Nowadays (in the States, anyway) to make love means only "to engage in sexual intercourse with both parties willing" (or perhaps also the similar "to engage in sexual fondling with both parties willing"). In the mid- and late 1960s, when the slogan "make love, not war" was popular (among a certain class of people), what did to make love mean in the States (not only in that slogan)?

  • Did it have the same (sexual) meaning?
  • Did it have the now-obsolete meaning of "to woo"?
  • Did it have both meanings, so was ambiguous?
  • Did it have no popular meaning at all (so that, in the slogan, it'd be viewed simply as the counterpart to to make war and thus as meaning something like "to foster agape")?
  • Or what?
  • 3
    It of course meant sex. See David Allen’s Make Love, Not War : The Sexual Revolution: An Unfettered History. – tchrist Sep 28 '12 at 17:14
  • It had the first meaning in that context;
  • it could have the second meaning in other contexts;
  • in yet other contexts it was useful to leave it ambiguous;
  • it's pretty much always meant both those things, so No; although this context undoubtedly confounded, deliberately, eros and agape;
  • I don't remember any other meanings, but we were mostly pretty drugged up at the time.
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As recently as 1967, a soul singer Ronny Dyson had a hit with these lines in its title and refrain:

If you let me make love to you,
Then why can’t I touch you?

Although I’m certainly no expert on the euphemism making love meaning having sex, if you read any British literature from the 19ᵗʰ century, you find a lot of instances of phrases like her lovers and he made love to me and I want to make love to thee, and so on.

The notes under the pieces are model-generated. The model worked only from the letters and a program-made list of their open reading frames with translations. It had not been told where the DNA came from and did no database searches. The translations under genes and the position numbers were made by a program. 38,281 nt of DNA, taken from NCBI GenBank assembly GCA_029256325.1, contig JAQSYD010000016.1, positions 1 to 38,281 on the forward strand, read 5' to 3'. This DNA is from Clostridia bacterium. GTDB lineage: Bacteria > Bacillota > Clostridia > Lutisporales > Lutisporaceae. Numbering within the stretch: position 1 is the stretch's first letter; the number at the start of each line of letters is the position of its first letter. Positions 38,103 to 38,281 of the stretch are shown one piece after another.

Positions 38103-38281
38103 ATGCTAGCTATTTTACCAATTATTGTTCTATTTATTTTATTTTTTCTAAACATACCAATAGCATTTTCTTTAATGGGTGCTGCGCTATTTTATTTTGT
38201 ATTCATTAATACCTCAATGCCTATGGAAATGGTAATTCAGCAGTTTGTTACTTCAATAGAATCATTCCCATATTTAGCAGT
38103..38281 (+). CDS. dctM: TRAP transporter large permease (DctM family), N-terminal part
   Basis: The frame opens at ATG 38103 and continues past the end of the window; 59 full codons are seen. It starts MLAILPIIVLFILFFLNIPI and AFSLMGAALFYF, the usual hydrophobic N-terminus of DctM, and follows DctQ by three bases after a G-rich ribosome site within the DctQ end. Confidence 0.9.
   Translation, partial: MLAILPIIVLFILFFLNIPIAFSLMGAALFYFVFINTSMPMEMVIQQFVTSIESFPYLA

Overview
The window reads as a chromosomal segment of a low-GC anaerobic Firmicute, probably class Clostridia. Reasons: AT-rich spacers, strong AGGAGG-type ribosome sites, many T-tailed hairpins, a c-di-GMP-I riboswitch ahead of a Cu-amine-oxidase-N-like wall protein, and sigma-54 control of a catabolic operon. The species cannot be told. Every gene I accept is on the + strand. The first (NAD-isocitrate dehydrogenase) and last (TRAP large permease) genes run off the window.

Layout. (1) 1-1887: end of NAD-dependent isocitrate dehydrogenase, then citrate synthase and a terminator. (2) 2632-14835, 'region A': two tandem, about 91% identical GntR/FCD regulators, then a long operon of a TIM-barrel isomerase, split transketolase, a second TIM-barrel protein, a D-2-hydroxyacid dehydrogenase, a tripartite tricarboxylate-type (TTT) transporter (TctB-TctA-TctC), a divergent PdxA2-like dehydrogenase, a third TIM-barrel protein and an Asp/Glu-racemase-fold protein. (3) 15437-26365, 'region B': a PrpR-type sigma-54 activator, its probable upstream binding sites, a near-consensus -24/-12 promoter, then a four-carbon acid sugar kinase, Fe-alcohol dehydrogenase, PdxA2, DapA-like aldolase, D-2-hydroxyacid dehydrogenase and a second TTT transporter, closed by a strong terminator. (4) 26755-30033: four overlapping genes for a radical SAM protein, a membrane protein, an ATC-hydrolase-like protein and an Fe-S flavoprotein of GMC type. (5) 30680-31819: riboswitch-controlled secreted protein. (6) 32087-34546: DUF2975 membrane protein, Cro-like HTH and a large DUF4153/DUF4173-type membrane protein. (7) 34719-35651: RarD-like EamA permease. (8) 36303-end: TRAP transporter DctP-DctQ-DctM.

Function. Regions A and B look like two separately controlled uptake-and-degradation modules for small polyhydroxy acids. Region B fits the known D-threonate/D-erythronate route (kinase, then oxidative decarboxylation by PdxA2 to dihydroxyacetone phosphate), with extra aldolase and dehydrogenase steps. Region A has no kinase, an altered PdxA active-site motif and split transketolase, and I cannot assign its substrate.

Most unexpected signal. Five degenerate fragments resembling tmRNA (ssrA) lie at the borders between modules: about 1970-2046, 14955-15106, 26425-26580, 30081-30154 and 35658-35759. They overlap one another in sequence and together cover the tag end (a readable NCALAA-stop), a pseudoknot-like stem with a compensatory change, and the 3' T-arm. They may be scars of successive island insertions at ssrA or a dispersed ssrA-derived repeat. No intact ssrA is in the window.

Given how the prevailing social mores of the Victorian era have come to make its very name a byword for prudence, it’s a good bet that phrases like those from that period are not a reference to fornication or sex. It’s more like a man courting a woman, asking her to marry him, and then the sex begins.

Although written by a late 19ᵗʰ and early 20ᵗʰ century writer, Lady Chatterley’s Lover is filled with sex. But I never read it. I did see the stupid and poorly produced (circa 1980s) porno movie based on it. It was written by DH Lawrence.

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In one sense, the term making love is just a euphemism for having sex. During the "free love" movement of the 60s, "Make Love Not War" was a concise way to embrace promiscuity and protest the Vietnam War at the same time. So much progressive counterculture wrapped up in just four monosyllabic words – it doesn't get much more efficient than that!

In another sense, though, making love has a more literal meaning, referring to the strengthening feelings of closeness that often accompany acts of intimacy. The theist might refer to this as the spiritual dimension of sex, while the evolutionist might describe it as a cocktail of dopamine and endorphins. Explain it however you'd like, the point is, amidst a swirling blend of vulnerability and trust, two people often feel a rush of heightened closeness, a feeling of intimate bonding. During sex, they are "making love," that is, they are creating the feelings that often accompany emotional love and infatuation.

One blogger explained it like this:

I’m talking about the reason they call it “making love.” This is the erotic pleasure that is given and received as an expression of the commitment, passion and friendship you share with that guy that stood at the altar with you. Of course you may not be “feeling it,” before you begin – but opening yourself to such joy makes both of you feel better about yourselves. Not only that, but those delightful orgasms flood your bodies with oxytocin, the bonding hormone. You literally feel closer to your mate, richer, sexier and more valuable.

Another website reads:

It is not a cute phrase for sex, but having deeper meaning. Sex is the physical act, regardless of the context or emotions of the persons involved.